We use Schofield and Sims resources to structure our approach to the teaching of handwriting. Children progress from making patterns, to forming printed letters, and then to developing a joined handwriting style.



At Market Harborough Church of England Academy, we believe the teaching of phonics is a fundamental skill, which will form the basis of the children’s learning throughout their school journey. To ensure the children get off to the best start, we have a structured approach to the delivery of phonics using a programme called Sounds Write, and children in EYFS and Key Stage 1 have a daily session.

The programme begins by teaching an ‘Initial Code’. During this phase, the children learn that:

  • sounds can be represented by spellings with one letter.
  • that some spellings are written with a double consonant.
  • some spellings are written with two different letters.

Once the children are confident with applying this understanding in their reading and spelling, they move onto the ‘Extended Code’ when they move into Year 1. During this phase, the children learn:

  • a spelling can represent more than one sound.
  • the most common sounds represented by the target spelling.
  • how to manipulate alternative sounds in and out of words.

Our aim is to give the children the skills to read fluently, which in turn leads to the skill of comprehension and reading enjoyment. We are passionate in our belief that reading opens the door for children to explore a whole new world beyond the classroom.  We want our children to be passionate readers and confident communicators.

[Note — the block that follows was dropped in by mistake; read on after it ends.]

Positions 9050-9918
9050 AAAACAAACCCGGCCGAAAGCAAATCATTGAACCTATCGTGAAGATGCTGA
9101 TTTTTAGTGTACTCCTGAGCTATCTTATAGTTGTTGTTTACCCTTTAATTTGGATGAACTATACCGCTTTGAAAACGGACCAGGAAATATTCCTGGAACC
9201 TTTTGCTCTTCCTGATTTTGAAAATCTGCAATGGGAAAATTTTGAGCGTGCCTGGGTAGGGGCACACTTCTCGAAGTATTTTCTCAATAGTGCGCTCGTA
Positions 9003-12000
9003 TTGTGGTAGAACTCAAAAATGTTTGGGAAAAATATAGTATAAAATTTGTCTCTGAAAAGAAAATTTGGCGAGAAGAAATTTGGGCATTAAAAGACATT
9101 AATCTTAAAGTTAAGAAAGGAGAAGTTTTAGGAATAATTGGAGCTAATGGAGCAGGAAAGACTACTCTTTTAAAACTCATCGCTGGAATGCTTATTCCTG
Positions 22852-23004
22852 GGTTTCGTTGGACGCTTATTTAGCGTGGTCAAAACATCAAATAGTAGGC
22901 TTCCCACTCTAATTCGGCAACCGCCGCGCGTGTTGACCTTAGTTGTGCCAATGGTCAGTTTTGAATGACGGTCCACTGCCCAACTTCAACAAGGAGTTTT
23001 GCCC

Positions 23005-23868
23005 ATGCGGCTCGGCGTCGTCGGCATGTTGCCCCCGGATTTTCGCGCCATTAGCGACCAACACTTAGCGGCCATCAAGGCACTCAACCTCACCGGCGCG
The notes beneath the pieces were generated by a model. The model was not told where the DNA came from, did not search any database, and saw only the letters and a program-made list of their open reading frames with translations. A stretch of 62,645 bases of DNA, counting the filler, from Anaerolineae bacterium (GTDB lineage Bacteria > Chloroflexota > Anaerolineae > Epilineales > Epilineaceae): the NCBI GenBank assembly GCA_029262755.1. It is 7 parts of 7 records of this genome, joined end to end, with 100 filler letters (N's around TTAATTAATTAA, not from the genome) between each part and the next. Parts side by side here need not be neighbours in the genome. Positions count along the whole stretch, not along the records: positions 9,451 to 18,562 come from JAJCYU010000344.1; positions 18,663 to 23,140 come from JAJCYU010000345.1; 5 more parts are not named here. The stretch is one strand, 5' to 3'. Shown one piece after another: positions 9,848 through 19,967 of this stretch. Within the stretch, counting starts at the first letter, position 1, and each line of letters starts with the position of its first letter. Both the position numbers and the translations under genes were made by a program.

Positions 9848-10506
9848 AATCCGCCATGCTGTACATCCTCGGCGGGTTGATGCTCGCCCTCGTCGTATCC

"I like to use new vocabulary that I have learnt as it makes me feel clever when I am talking!"

At Market Harborough Church of England Academy, we want our children to be confident communicators. We aim to provide oracy-rich classrooms where talk is valued. Good communication skills feed into all areas of the curriculum and prepare children for participation in the wider community.

In all areas of the curriculum, children are encouraged to answer questions thoroughly using rehearsed sentences, sentence stems and sentences that are modelled by the teacher. We ask them to speak in full sentences and extend their answers by prompting them and asking further questions.

In Foundation stage and Key Stage 1, oracy is developed through story time, role-play, modelled vocabulary and partner talk. In Key Stage 2, our children are encouraged to discuss topics and hold debates as well as perform in pairs, small groups and as a class.

Children across school are encouraged to listen attentively and respond accordingly. They have opportunities to discuss, explain and describe situations whilst considering the points of view of others. They learn to use language in imaginative ways and to express their ideas and feelings through drama and through sharing stories, they present in assemblies, perform in school productions, do readings in church services, share their work with the peers and perform poetry recitals to name but a few.